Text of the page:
The Descendants (2011)

10 Apr


Smith’s Verdict: ****

Reviewed by Tanner Smith

“The Descendants” is the latest from writer-director Alexander Payne. Payne specializes in bizarre comedy (read “Election,” read “Sideways”). How bizarre? Well, bizarre enough to make you question whether it should be labeled as a comedy. I’ve met a lot of people who saw the film and couldn’t decide to label it as a comedy or a drama.

To those people, I say this: Well…yeah, doesn’t that go without saying? It’s a comedy-drama. Why are you looking forward into this? Comedy-dramas do exist, or have you forgotten that? “The Descendants” is a comedy-drama. You laugh, you cry. This genre is not new. You’ve seen plenty of TV shows like this too.

Anyway, “The Descendants” goes through comedy and drama. However, it has a consistent tone, along with some great acting and a well-executed script, which makes for a touching and funny film that takes chances and delivers much more than you’d imagine. It’s strange, mind you, as most Alexander Payne productions are, but it’s also very effective.

The film features one of George Clooney’s best performances as Matt King, a lawyer based in Honolulu, Hawaii, whose life is falling apart as his wife Elizabeth is comatose after a boating accident. It’s his job to keep the family together. He starts by trying to keep his youngest daughter, 10-year-old Scottie (Amara Miller), out of trouble in school—she behaves inappropriately with other kids. Matt’s other daughter, 17-year-old Alex (Shailene Woodley, from TV’s “The Secret Life of an American Teenager”), is at a boarding school and as Matt finds out when he comes to take her home, she drinks. Matt has never been close to these girls, as he’s usually labeled as the “back-up parent,” but now he has to be the one to tell them that their mother will never wake up from her coma and it states in her living will that the situation requires removing her from life support.

From here, many complications arise. Matt of course has to tell everyone related or acquainted to Elizabeth that she’ll die soon. His father-in-law (Robert Forster) flat-out tells Matt that he should have been a better husband. Alex and Scottie attempt to cope with the situation. Stuff you’d expect from this type of crisis. But there’s more. Alex’s idiot boyfriend Sid (Nick Krause) stays over to help out and constantly says or does the wrong things, while possibly stoned (I’m not sure—there’s a line of dialogue indicating that he smokes pot). And Alex breaks the news to Matt that Elizabeth has been cheating on him!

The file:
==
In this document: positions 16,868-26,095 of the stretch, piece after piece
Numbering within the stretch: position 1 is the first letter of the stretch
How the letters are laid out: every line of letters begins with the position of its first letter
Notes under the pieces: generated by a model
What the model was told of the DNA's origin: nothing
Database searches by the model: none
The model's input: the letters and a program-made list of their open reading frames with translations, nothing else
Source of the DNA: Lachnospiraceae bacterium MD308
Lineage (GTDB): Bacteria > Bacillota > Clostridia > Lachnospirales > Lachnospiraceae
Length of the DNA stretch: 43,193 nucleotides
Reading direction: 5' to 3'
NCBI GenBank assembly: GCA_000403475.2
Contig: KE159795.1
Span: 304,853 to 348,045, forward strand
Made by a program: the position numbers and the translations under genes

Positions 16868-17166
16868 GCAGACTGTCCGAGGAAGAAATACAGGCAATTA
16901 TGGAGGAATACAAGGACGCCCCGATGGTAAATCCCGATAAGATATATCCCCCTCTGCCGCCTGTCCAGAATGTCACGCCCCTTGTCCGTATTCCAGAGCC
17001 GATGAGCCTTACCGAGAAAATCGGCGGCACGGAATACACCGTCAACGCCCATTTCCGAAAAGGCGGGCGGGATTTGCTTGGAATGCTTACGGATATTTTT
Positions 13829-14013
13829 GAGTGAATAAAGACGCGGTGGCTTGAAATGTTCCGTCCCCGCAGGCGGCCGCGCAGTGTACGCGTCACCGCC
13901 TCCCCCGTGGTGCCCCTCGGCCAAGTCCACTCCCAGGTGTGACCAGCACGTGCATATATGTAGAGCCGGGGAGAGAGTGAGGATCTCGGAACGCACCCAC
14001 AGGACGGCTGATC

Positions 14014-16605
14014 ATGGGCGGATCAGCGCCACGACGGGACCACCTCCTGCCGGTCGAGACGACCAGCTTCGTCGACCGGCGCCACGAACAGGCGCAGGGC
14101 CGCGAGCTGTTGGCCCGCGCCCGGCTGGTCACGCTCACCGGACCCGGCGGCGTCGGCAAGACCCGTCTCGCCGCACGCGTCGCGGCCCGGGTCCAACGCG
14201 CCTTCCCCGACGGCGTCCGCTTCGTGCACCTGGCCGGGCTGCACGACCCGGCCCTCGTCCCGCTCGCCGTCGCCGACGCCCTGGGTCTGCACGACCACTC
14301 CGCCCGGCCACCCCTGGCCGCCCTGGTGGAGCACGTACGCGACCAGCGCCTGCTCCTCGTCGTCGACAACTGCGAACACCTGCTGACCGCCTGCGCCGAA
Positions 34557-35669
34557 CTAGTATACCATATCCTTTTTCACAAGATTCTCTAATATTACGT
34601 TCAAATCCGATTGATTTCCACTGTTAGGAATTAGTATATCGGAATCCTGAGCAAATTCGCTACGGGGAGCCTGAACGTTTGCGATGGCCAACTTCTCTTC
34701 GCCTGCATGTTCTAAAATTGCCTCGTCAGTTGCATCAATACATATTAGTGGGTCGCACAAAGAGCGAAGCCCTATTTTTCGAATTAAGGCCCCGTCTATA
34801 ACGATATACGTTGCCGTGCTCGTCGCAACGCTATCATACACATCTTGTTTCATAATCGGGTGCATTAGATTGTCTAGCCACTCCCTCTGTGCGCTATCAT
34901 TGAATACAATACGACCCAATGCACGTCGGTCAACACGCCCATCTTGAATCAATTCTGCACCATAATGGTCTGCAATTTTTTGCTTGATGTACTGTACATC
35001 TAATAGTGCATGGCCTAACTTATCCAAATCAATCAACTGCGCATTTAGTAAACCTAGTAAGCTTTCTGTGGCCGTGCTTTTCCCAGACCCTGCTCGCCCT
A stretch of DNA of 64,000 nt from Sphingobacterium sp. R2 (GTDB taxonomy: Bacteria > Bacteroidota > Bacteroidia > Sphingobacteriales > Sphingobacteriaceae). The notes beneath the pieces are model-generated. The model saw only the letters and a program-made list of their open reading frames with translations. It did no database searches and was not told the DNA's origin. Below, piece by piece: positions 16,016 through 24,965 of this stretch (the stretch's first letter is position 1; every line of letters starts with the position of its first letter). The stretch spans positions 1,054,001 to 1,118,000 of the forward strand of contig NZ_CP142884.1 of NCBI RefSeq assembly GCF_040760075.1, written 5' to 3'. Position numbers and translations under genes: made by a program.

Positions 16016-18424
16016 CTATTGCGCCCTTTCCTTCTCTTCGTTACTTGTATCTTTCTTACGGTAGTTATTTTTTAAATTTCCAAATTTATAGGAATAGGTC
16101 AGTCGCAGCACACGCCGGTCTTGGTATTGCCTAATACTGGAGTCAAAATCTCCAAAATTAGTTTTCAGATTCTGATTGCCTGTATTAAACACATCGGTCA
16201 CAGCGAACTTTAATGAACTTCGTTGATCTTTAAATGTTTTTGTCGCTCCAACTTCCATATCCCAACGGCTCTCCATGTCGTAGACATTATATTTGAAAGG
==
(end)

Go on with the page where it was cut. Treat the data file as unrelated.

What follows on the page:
All this happens while Matt and his cousins—including Hugh, played by Beau Bridges—tries to sell acres of land on the island of Kawai in order to open a new resort. Not a good time for Matt.

So…yeah! The “Terms of Endearment” elements have flown out the window since we discover that the woman on the verge of death has pretty much caused trouble even before the accident. Alex recognizes the guy who was sneaking around with her mother, and decides to help her father find him. He’s a real-estate agent named Brian Speer (Matthew Lillard, looking middle-aged) and he’s been cheating on his own wife (Judy Greer) for Matt’s. What Matt is going to say when he finally meets Brian is always in question.

“The Descendants” balances comedy and drama, mostly in an effective way. But it’s not conventional. It deals with the deeper issues realistically. These are realistic people in a realistic crisis that happens to be saddled with all sorts of little twists and turns in the midst of it all. That the film takes place in Hawaii lets the record show that life itself isn’t paradise. Things are just as complicated here as anywhere else. Even the moments that practically force you to weep aren’t conventional either. The dialogue is right, the awkwardness in most scenes is believable, and just about every scene just plays itself out.

George Clooney is very good in this movie—he’s low-key, convincing, and delivers some parts comedy and other parts drama. In that case, he’s equal to the material he’s working with. The young actors are strong, especially Shailene Woodley as the oldest daughter who constantly battles her emotions. Nick Krause as the dumb boyfriend is very funny and actually proves to play a dummy with more dimensions than you might think, as we see in a scene in which Matt and the kid have a little heart-to-heart. He’s not so dumb. Also, Matthew Lillard and Judy Greer do nice work, and Robert Forster is solid in a small but effective role.

“The Descendants” is an odd but wonderful movie. The story had me guessing, I was invested in the characters, there are moments of accurate truth, and it’s probably Alexander Payne’s best work.

One Response to “The Descendants (2011)”


  1. Prepping for My Top 20 Films of the 2010s | Smith's Verdict - November 26, 2019

    […] “The Way, Way Back,” “The Big Sick,” “20th Century Women,” “The Descendants,” “The Farewell,” “Everybody Wants Some!!,” “Celeste and Jesse […]

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